Halls120 From , joined Dec 1969, posts, RR: Reply 14, posted (6 years 7 months 3 days ago) and read 984 times:
Quoting Liedetectors (Reply 4): Quoting 7474ever (Reply 3):. I'm quiet surprised how safe the Smart is - I mean concerning its size.
At lows speeds yes. But the video did say a high speed crash like that would have likely killed the pax.
Quoting Klaus (Reply 6): Quoting Liedetectors (Reply 4):But the video did say a high speed crash like that would have likely killed the pax.
As in most other cars - don't kid yourself about your chances surviving a high-speed crash in any larger car.
Correct. Even if the passenger compartment survives intact, the human body probably can't stand the forces involved going from 70 to 0 in one second.
Springbok747 From Australia, joined Nov 2004, 4387 posts, RR: 13 Reply 15, posted (6 years 7 months 2 days 23 hours ago) and read 980 times:
Quoting ANCFlyer (Reply 11): I'll take my BAFDT over a SMART or THINK any day of the week . . . I would imagine my chances of survival in this . .
SUVs are notorious for overturning when they are suddenly swerved. There was a Top Gear (or 5th gear....not sure) episode about this, where they tested a Range Rover and a Jaguar. They were both following a car (which was in front), which suddenly braked...the Jag was able to swerve and avoid hitting the vehicle in front, but when the Range Rover swerved, it went cartwheeling 4-5 times...scary stuff.
ANCFlyer From , joined Dec 1969, posts, RR: Reply 16, posted (6 years 7 months 2 days 22 hours ago) and read 960 times:
Quoting VonRichtofen (Reply 12): It totally depends on the accident. In a single vehicle accident you're probably better off in a Smart believe it or not.
How many single vehicle accidents have you seen (much less investigated) a truck like mine get in to? I've seen many . . . other than a bent bumper or a caved finder, not much else to write home about . . .
As for crumple zones, well - I figure someone driving the Smart has about 24 inches of crumple zone in front of the windshield - then the driver is fucked. I pretty much have an 8 foot hood with plenty of 'crumple' out there.
In a multi-vehicle incident, involving say, my BAFDT and perhaps a Toyota Tundra, or a (God forbid) Dodge Neon or that spare tire in the photo above, who do you think is gonna come outta that in better shape?
Quoting Springbok747 (Reply 15): There was a Top Gear (or 5th gear....not sure) episode about this, where they tested a Range Rover and a Jaguar.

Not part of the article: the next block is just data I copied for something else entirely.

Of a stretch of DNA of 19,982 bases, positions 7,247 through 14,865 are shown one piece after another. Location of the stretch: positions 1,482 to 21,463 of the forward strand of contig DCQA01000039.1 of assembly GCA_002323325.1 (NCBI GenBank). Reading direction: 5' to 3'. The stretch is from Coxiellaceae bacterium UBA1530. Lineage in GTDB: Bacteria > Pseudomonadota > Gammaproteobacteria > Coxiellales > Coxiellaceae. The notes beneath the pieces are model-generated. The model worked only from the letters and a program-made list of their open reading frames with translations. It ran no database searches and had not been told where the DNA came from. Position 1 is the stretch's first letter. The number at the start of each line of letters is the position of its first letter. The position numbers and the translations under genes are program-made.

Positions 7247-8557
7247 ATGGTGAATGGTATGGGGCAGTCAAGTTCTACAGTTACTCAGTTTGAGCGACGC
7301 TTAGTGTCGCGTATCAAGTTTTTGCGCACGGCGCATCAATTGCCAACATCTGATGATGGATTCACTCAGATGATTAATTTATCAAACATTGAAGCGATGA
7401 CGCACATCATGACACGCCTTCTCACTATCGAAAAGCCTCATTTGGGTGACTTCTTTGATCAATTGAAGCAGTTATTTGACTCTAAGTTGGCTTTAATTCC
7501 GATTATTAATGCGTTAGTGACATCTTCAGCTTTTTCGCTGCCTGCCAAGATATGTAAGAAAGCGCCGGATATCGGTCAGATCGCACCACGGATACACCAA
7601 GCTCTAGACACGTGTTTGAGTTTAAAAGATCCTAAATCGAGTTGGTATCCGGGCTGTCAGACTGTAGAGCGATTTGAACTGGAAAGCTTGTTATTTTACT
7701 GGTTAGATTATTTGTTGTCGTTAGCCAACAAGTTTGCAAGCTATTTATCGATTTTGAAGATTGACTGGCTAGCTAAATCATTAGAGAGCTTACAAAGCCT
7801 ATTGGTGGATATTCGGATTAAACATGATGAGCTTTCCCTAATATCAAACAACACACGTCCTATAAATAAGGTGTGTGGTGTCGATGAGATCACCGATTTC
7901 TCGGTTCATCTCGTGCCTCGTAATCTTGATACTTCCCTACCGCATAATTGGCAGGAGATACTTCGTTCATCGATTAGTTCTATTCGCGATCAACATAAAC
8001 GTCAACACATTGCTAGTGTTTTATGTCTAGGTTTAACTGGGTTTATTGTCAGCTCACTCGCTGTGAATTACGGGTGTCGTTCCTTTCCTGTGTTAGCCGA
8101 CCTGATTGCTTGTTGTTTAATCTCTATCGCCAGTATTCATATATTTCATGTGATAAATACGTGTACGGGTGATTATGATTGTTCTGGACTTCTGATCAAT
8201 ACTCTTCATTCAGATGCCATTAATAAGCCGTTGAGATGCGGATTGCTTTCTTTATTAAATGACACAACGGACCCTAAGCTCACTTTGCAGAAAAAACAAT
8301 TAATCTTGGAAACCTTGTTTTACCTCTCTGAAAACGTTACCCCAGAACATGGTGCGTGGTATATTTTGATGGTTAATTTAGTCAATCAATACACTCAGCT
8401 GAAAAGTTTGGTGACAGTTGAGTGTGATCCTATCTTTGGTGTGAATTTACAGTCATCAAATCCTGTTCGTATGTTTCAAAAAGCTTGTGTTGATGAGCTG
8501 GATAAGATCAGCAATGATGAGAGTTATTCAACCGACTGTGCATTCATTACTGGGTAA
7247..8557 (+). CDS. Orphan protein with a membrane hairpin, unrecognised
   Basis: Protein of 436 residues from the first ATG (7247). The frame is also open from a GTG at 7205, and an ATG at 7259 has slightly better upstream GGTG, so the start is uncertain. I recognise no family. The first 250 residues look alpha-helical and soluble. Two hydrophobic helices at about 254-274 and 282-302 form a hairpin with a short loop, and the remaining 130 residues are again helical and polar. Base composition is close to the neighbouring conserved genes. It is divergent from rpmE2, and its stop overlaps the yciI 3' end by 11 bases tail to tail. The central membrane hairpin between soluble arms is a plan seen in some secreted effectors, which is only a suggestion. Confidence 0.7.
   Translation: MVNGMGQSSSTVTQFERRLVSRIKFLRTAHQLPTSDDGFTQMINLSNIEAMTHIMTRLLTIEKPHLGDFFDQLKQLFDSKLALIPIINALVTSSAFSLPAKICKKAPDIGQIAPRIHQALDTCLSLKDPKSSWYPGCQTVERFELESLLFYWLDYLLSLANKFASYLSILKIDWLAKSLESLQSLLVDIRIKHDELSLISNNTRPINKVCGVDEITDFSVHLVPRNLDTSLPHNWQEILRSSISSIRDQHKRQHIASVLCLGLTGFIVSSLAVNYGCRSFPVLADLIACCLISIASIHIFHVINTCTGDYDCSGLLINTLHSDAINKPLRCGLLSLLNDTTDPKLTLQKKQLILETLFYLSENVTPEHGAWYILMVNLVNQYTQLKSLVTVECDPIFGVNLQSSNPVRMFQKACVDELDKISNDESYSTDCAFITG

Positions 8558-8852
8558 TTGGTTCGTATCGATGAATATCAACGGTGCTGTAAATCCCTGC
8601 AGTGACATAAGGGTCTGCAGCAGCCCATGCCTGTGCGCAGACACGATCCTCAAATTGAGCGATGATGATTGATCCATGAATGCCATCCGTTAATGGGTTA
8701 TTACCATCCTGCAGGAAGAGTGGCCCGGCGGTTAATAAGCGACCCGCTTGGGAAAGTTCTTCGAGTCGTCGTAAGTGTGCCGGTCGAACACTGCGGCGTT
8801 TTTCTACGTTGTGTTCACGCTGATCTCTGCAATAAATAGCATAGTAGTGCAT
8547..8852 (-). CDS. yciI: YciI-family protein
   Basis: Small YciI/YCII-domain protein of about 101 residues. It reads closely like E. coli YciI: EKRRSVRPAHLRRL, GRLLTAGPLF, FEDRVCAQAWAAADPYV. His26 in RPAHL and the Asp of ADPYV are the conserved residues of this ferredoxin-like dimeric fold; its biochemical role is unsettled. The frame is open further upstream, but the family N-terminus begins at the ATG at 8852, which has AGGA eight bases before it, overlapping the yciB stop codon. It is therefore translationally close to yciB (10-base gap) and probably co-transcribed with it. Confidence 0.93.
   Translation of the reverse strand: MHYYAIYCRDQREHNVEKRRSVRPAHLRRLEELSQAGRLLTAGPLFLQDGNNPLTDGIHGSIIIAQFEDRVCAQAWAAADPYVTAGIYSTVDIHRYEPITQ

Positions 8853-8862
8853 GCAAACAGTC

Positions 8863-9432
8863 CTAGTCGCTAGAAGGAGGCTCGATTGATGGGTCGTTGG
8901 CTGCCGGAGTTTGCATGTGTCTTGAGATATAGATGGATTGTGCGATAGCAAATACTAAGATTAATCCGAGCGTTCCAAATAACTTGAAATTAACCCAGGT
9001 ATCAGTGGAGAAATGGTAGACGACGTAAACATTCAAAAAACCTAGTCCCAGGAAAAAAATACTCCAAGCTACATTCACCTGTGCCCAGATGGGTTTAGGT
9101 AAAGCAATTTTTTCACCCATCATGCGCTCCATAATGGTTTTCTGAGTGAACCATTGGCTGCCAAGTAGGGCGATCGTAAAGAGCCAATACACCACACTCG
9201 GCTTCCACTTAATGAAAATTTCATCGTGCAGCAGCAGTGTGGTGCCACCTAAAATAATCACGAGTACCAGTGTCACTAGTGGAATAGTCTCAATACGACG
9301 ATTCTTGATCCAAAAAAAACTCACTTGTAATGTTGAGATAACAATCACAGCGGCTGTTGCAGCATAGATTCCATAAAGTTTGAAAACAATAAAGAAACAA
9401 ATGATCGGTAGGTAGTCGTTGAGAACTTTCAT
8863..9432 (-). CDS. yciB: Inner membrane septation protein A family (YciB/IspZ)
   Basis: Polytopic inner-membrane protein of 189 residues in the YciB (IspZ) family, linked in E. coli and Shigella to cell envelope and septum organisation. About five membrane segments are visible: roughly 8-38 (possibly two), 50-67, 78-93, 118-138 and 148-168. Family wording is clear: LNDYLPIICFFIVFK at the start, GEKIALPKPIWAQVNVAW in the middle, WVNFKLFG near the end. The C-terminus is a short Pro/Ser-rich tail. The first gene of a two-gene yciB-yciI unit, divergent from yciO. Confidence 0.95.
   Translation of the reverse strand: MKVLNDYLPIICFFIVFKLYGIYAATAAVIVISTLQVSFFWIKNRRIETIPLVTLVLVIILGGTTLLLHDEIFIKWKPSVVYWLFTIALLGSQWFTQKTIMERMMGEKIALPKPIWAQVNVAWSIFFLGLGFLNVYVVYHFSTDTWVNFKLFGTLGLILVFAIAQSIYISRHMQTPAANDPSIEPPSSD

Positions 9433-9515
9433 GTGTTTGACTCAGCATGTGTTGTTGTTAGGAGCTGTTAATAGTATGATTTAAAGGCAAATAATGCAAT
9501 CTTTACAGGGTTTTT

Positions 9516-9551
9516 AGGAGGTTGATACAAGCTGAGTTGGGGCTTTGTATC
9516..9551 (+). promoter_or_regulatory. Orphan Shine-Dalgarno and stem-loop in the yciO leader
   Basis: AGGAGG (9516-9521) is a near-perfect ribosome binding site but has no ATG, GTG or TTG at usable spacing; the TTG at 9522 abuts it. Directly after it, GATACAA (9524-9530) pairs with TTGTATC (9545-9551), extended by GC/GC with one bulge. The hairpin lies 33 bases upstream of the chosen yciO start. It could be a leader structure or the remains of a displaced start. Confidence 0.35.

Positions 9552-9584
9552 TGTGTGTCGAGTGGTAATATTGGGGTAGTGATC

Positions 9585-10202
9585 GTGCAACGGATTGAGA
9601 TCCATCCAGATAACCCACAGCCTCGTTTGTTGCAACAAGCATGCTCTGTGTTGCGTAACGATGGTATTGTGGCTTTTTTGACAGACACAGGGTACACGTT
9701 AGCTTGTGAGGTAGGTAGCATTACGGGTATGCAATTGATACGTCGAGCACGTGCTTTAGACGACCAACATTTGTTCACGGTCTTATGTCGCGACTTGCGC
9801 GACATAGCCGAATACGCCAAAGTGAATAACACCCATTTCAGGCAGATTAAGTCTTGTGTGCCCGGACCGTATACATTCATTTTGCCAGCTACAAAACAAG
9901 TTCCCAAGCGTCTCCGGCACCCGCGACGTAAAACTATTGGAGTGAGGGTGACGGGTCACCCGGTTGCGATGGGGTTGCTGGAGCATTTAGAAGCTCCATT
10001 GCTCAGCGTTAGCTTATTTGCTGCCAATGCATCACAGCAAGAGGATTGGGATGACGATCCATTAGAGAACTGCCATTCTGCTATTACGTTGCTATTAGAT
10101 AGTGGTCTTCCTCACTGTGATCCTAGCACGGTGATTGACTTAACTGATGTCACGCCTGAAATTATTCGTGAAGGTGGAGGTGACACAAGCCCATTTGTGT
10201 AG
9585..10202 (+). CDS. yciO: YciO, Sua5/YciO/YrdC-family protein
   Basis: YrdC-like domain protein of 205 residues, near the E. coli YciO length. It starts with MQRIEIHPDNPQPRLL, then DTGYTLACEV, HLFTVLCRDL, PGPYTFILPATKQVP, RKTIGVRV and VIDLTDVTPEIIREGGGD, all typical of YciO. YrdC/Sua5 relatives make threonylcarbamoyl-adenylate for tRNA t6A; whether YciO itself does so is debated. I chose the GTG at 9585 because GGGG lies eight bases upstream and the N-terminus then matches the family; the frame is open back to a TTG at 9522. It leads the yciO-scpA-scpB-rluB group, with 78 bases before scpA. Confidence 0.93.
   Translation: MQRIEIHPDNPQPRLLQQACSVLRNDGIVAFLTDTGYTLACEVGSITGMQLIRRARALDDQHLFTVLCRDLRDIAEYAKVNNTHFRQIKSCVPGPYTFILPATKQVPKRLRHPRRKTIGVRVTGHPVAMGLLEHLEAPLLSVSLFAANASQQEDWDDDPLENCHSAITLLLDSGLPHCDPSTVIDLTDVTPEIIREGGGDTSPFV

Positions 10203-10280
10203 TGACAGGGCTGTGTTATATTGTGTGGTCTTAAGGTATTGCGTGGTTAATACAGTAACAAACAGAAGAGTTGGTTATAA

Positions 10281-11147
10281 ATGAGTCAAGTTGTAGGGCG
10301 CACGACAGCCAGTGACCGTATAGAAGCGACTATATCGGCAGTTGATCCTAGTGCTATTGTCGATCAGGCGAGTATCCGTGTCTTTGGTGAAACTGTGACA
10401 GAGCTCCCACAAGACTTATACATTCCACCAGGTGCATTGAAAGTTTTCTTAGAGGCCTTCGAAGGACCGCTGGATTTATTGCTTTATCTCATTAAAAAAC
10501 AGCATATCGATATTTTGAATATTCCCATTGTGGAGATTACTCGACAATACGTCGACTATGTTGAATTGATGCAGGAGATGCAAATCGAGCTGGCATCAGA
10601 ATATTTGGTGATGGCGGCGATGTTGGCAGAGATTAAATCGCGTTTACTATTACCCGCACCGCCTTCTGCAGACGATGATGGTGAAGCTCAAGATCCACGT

And I wouldn't own either one . . . they're nothing but wannabes, along with the Mercedes, Toyota, BMW and all the other psuedo SUVs out there.
Quoting Halls120 (Reply 14): Even if the passenger compartment survives intact, the human body probably can't stand the forces involved going from 70 to 0 in one second.
Not unless you're strapped in like Tony Stewart . . .
. . . . .
I'm sticking with the BAFDT . . . you can keep those lawnmower engine powered roller skates on steroids.
L410Turbolet From Czech Republic, joined May 2004, 5394 posts, RR: 19 Reply 21, posted (6 years 7 months 2 days 16 hours ago) and read 915 times:
Forget Smart. It's so small it's useless. Sometime you just need more trunk space than to fit your backpack or take more than one pax.
I'd go for one of these:
Peugeot 107 and especially Citroen C1 is much cheaper than Toyota Aygo only because of the badge (living proof how stupid brand awareness sometimes is).
The cars are identical, designed, developed and manufactured by Toyota, powered by Toyota's exellent 1.0 VVTi engone. The only difference is design of headlights.
It's only marketed and sold under three different badges.
Klaus From Germany, joined Jul 2001, 20853 posts, RR: 55 Reply 22, posted (6 years 7 months 2 days ago) and read 879 times:
Quoting ANCFlyer (Reply 16): As for crumple zones, well - I figure someone driving the Smart has about 24 inches of crumple zone in front of the windshield - then the driver is fucked. I pretty much have an 8 foot hood with plenty of 'crumple' out there.
No, you don't.
You have a few centimeters between the radiator and the motor block and again a few between the motor and yourself.
And when that little Euro-Speck of a car gets hit, and after I roll over the top of it, perhaps damaging the skid plate covering my transmission and fuel cell, I'll send you a photo. Or when it rear ends me and they peel the thing from under my rear bumper where it is jammed in up to the windshield and all the driver of the Euro-Speck can see is a close up version of my license plate, we'll see who comes out of it in better shape.
Now should something hit me dead on head to head, there's a lot of engine in there to stop it. 7.6 liters is pretty damn big. What ever hits me may well get through the Moose Catcher, and plow right through the radiator and engine and transmission oil coolers but it's gonna stop shortly thereafter. Unless of course, it's one of these Euro-Speck cars, in which case, I'm sure I'll be able to put the tranny in 4-Low and back down off the top of it . . .
I've seen these Superduties after accidents. I've investigated accidents with these Superduties. My trust in them is NOT unfounded.
Seriously though: My only concern is being top heavy. The truck does sit fairly high off the ground - eighteen inches to the bottom of the frame rail - and a sudden jerk of the wheel might prove complicating.
25 Allstarflyer: That's surprising to read. I just went here . . . http://www.nhtsa.dot.gov/ncap/Index2.cfm . . . since the Toyota Sequoia was the first SUV that came